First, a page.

Better Newspaper Contest

2013 Award Winners

Hoosier State Press Association - The Indiana Publisher - Better Newspaper Contest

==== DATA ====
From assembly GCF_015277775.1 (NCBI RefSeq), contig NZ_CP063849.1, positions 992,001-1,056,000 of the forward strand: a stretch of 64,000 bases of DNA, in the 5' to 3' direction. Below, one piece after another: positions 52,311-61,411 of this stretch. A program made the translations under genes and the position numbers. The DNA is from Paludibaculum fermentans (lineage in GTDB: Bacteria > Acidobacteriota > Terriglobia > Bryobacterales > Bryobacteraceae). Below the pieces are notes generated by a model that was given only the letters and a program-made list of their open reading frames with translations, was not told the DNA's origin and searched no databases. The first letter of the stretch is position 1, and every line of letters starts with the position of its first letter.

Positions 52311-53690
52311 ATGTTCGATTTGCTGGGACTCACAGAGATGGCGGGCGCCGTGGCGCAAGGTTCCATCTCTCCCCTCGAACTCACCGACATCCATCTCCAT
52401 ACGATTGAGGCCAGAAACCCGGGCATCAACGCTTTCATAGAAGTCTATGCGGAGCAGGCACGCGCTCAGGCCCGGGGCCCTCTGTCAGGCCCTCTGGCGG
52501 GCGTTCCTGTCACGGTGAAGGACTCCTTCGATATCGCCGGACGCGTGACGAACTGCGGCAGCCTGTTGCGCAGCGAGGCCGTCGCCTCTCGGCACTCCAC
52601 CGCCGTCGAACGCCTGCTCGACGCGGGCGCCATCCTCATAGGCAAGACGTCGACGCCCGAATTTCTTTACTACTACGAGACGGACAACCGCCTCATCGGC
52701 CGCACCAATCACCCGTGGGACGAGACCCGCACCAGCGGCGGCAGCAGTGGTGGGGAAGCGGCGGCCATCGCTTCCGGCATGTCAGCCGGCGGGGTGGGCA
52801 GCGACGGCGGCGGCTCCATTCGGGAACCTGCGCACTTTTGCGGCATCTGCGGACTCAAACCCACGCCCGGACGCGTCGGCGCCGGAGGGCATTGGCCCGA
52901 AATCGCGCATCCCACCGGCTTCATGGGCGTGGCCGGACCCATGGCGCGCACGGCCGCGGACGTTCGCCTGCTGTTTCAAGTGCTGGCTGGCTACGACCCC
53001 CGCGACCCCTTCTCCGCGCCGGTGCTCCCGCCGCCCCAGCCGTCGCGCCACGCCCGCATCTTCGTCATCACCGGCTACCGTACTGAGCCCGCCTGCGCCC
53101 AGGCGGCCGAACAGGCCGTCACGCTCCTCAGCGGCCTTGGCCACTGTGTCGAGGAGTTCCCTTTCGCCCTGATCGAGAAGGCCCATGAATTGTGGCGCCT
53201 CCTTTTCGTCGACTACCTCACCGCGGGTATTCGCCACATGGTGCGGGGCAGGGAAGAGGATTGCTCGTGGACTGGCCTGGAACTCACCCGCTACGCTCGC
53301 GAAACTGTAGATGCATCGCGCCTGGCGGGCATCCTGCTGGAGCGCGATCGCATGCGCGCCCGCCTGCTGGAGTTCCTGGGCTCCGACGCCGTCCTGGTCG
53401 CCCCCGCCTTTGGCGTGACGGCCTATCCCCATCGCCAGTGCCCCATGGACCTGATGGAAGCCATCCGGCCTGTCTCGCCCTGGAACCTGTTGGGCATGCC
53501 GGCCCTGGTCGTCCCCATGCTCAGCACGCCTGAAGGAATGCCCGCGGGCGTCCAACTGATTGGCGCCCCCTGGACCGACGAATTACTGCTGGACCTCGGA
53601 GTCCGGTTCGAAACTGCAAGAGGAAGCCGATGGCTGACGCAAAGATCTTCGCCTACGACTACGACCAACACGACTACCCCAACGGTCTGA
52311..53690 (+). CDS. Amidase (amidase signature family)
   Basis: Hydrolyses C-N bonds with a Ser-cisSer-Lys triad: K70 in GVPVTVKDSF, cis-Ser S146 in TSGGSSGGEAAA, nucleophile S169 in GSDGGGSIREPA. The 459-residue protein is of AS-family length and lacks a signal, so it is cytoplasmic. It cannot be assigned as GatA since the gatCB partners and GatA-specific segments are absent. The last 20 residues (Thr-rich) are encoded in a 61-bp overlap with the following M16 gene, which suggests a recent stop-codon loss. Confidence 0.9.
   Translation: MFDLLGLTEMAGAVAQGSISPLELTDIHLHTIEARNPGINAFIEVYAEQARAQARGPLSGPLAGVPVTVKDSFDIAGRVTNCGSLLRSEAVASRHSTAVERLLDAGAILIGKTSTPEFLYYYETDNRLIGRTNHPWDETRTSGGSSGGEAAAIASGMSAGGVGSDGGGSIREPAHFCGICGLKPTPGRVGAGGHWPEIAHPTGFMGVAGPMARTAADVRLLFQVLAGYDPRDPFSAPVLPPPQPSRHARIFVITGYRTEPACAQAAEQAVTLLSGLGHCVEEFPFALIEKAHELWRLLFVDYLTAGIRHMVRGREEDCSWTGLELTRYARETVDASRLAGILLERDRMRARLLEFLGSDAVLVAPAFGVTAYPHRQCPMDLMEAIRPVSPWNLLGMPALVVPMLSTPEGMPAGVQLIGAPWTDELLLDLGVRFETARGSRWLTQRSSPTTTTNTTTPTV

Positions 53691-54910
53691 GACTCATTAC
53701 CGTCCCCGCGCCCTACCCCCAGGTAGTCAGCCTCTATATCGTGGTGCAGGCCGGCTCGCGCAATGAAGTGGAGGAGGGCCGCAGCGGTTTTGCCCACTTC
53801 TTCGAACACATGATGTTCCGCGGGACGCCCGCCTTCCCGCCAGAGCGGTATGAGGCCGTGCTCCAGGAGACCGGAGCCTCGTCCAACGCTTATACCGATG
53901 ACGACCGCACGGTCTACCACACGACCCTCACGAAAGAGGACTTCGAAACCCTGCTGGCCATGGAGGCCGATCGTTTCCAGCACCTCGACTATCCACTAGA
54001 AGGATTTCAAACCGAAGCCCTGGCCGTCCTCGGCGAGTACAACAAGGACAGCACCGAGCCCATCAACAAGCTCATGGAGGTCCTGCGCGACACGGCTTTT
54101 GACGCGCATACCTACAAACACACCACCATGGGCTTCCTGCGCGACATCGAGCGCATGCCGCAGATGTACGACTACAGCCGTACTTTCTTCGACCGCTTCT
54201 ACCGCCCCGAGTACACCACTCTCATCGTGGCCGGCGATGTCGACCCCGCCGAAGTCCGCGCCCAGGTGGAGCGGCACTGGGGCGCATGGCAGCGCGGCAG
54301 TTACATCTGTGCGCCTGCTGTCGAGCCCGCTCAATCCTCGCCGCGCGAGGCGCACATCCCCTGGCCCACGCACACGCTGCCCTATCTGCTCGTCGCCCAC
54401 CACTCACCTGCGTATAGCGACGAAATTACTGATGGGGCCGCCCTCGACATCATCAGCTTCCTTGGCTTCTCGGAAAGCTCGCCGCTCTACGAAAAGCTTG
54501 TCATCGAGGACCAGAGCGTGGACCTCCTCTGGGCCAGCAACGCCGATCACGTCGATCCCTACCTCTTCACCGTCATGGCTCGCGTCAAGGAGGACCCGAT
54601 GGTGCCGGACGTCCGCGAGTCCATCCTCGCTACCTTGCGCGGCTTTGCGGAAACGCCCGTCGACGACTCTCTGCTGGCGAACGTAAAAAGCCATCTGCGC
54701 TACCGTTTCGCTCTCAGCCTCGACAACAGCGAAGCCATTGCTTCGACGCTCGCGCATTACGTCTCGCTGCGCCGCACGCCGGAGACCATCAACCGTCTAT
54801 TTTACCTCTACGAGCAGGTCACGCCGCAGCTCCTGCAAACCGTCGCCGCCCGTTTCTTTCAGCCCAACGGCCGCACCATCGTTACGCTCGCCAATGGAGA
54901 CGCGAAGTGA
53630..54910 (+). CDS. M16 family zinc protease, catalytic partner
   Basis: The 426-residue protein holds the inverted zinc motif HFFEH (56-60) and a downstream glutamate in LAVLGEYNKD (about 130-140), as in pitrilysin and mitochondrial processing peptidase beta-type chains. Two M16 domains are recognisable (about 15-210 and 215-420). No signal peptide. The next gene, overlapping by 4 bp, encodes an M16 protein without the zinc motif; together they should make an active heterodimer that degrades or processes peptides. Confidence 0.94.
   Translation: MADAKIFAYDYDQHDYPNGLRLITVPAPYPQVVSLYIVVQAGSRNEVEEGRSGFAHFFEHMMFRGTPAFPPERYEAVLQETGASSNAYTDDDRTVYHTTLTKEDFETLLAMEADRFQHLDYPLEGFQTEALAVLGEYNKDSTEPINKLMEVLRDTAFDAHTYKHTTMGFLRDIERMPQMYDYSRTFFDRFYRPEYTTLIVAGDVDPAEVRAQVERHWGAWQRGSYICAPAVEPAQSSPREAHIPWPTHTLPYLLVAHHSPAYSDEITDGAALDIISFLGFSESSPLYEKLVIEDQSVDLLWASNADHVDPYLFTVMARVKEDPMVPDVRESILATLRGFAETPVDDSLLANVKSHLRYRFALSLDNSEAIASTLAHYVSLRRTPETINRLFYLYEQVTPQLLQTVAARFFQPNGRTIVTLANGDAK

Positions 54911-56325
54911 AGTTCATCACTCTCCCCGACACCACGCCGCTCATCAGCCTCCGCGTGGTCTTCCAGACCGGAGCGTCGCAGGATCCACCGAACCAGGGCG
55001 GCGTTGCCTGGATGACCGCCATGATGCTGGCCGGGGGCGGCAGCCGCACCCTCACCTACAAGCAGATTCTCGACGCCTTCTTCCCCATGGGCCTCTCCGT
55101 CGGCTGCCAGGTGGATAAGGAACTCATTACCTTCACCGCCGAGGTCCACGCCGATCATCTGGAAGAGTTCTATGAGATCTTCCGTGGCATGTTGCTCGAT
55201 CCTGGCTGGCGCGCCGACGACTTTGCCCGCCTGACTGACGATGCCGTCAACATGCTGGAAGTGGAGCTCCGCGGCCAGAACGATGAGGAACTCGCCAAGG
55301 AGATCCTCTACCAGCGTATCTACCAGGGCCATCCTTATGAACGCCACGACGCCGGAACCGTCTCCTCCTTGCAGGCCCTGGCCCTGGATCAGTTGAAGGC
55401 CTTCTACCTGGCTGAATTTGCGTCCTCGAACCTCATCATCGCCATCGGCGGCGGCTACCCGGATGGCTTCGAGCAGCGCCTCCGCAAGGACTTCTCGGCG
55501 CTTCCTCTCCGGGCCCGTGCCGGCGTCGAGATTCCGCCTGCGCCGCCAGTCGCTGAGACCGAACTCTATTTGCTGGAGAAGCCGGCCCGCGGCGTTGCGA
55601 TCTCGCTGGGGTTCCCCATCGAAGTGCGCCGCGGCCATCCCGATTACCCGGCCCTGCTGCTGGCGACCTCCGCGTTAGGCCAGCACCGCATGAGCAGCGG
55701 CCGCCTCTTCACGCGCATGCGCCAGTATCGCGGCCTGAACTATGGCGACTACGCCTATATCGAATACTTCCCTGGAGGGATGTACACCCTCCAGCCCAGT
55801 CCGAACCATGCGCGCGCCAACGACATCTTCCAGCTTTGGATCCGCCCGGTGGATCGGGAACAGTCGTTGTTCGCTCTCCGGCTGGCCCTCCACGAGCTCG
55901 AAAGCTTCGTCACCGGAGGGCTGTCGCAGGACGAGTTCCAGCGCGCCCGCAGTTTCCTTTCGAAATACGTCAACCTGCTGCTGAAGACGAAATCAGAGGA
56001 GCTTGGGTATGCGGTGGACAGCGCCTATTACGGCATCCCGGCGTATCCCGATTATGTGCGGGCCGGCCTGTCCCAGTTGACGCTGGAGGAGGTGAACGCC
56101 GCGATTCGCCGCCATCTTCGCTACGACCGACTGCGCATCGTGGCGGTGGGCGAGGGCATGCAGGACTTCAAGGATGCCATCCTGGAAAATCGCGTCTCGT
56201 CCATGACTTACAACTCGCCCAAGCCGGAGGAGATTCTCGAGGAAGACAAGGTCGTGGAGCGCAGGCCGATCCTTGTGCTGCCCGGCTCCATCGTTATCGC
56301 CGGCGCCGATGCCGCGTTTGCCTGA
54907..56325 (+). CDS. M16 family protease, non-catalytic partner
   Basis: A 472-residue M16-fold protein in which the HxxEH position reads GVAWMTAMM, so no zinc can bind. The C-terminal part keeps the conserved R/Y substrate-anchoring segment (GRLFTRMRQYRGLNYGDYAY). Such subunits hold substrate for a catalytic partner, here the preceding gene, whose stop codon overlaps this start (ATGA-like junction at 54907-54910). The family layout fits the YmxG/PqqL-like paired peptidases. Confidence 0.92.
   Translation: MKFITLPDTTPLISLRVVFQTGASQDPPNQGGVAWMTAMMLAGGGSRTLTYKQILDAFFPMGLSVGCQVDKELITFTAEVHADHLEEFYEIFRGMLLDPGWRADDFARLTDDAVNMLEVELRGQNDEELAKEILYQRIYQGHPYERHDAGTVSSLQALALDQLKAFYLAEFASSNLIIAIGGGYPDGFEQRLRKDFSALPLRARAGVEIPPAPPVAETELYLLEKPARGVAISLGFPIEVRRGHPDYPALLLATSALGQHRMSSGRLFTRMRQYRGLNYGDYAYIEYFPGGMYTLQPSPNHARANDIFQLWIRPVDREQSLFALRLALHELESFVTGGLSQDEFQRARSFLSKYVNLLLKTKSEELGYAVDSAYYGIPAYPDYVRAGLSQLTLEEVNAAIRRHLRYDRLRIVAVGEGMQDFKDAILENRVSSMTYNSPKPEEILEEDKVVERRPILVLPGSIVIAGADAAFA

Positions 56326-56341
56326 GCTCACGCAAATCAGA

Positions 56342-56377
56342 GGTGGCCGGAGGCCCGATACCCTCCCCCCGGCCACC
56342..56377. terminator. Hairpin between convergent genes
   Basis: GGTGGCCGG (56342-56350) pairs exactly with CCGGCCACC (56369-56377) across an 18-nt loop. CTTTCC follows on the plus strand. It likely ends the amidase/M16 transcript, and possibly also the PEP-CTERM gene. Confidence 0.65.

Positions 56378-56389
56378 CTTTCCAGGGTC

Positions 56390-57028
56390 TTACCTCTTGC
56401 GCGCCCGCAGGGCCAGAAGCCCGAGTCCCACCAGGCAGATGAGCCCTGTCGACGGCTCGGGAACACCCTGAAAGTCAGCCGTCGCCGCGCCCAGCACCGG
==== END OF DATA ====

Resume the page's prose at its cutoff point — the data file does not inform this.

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Division 5 Headline Writing/Category 7 First place He...she...huh?; The spill of the hunt; A ranking that bites Staff Journal & Courier (Lafayette) Comments: A series of creative, witty headlines. This kind of headline cuts through the clutter and draws The Leader (Knox) in. Second place Good libations; Yielding optimism; Giant opportunity Scott Bacon The Republic (Columbus) Comments: Good job of teasing stories in just a few words. Clever (and groan-free) puns. Third place Atwitter @ ISU; Just call it A(H32v) flu: Pork producers cringe at that other name (rhymes with pine); Local reps, cops just say no to legal pot Merv Hendricks Tribune-Star (Terre Haute) Comments: All entertaining and witty headlines. Best Short Feature Story/Category 8 First place Canine pair prove puppy love is real Sue Loughlin Tribune-Star (Terre Haute) Comments: A great love story, with a happy ending. Touching piece. Keep up the good work. Second place Freedom in healing Brian Blair The Republic (Columbus) Comments: Great work in getting these ladies to share their stories. Really liked the fact that the writer shared the stories, but did so in a nonjudgmental way. Third place A warrior Andrew Walker The Star Press (Muncie) Comments: A fitting tribute about a dog who served the community. Best Profile Feature/Category 9 First place 'I deserve to die' Jack Molitor The Herald Bulletin (Anderson) Comments: Fantastic story! Very descriptive. I read it from beginning to end. Second place Giant spirit John Carlson The Star Press (Muncie) Comments: Captivating lead! Great story. Third place Terre Haute barber 'sharpens up' customers for 50 years Mark Bennett Tribune-Star (Terre Haute) Comments: A great "feel good" story! • He ... she ... huh? • The spill of the hunt • A ranking that bites Staff Journal & Courier (Lafayette) Canine pair prove puppy love is real By Sue Loughlin Tribune-Star (Terre Haute) Ben would do anything for love. In fact, the 4-year-old, 70-pound dog ran away from his new adoptive home in Youngstown Meadows; traversed 10 miles across busy streets, railroad tracks and lonely fields; braved the cold and his own hunger; and somehow, some way, in about 24 hours, found his way back to the Terre Haute Humane Shelter. And there, he rejoined the love of his life, his soulmate and the mother of his children, Jade, a 1- year-old German Shepherd mix. But this love story doesn't end there. When Courtney and Jason Lawler, the couple that had adopted Ben, realized the two former strays would not be happy without each other, they adopted both. The story of Ben's trek to find his girl "is amazing," Courtney Lawler said Friday. The Lawlers knew Ben and Jade were close, and even stayed in the same pen at the shelter. But initially, the Lawlers decided one pet was enough, for many reasons. They have a 3-year-old rambunctious son, and Jade seemed "a little more skittish than Ben," Courtney Lawler said. THHS staff believe Jade was a stray her whole life, until she was taken to the shelter. Jade is not used to being around people. For a long time, Ben and Jade were strays who lived near Fruitridge Avenue and Fort Harrison Road; different people on the north end, including staff at Benjamin's Family Dining, made sure they were fed, said Debbie Floyd, president of the 'I deserve to die' By Jack Molitor The Herald Bulletin (Anderson) Fredrick Michael Baer has an envelope in his cell at the Indiana State Prison in Michigan City. Inside the envelope is a letter to his attorneys, asking them to terminate the appeals process in his death penalty case. The letter lies waiting, waiting for its author to muster the courage to take that last step toward the death chamber. Baer has been on death row for more than eight years, and if the appeals process continues through every step, it could be another eight years. He lives in a hell he created, and he says he deserves to die. In 2004, Baer talked his way into a Lapel area home, where he attempted to rape 26-year-old Cory Clark. She resisted, and he slit her throat. Then he turned the knife on her 4-year-old daughter, Jenna. After he was arrested for the crimes, Baer denied his guilt with the fierce defiance of a belligerent young man. Eight years later, he appears two decades older. Short and thin, Baer wears eyeglasses with antique frames. His head is shaved. Tattoos mark his neck and arms. During an interview at the state prison Tuesday with The Herald Bulletin, he spoke softly, emotionally. Shackles and chains restrained him from ankles to wrists, but he could not contain his emotional agony. Long pauses and deep breaths interrupted the interview. Baer choked back tears, turned away from the camera in shame and regret. "[I think about it] Every day ... every day," Baer sobbed. "I'm so sorry ... so sorry." During the trial in 2005, Baer was exposed as a thief, Humane Society board. "Anyone who travels the north end would have seen them," said Floyd, who works in that area and also fed them. When Jade got pregnant last summer, "We trapped them and took them to the shelter," she said. Ben and Jade remained together at the shelter for several months. "They were a bonded pair," said Charles Brown, shelter manager. When Jade had six puppies, THHS adoption counselor Kali Skinner took the mother and puppies home to take care of them for eight weeks, and eventually found homes for all six puppies. Jade was timid, but a "very caring mother," Skinner said. Jade and Ben were then For complete story, see Click on "Contests." a serial rapist and, finally, a double murderer. The gruesome gravity of his last offense brought the death penalty, an increasing rarity in the Hoosier state. The final crime Baer was working at a construction site in Anderson on the afternoon of Feb. 25, 2004. He was suffering withdrawal from methamphetamine. Anxiety hammered in his head. Sweat seeped from his skin despite the February chill. With evil intent, Baer left work early to drive someplace. Any place to rob. Any woman to rape. He drove to Lapel and parked near two homes. He approached one house and knocked on the door. A woman answered but cautiously kept Baer from looking inside. He asked to use her phone. "She brought me the phone, but I was trying to get in. So I dialed something and For complete story, see Click on "Contests." Page 51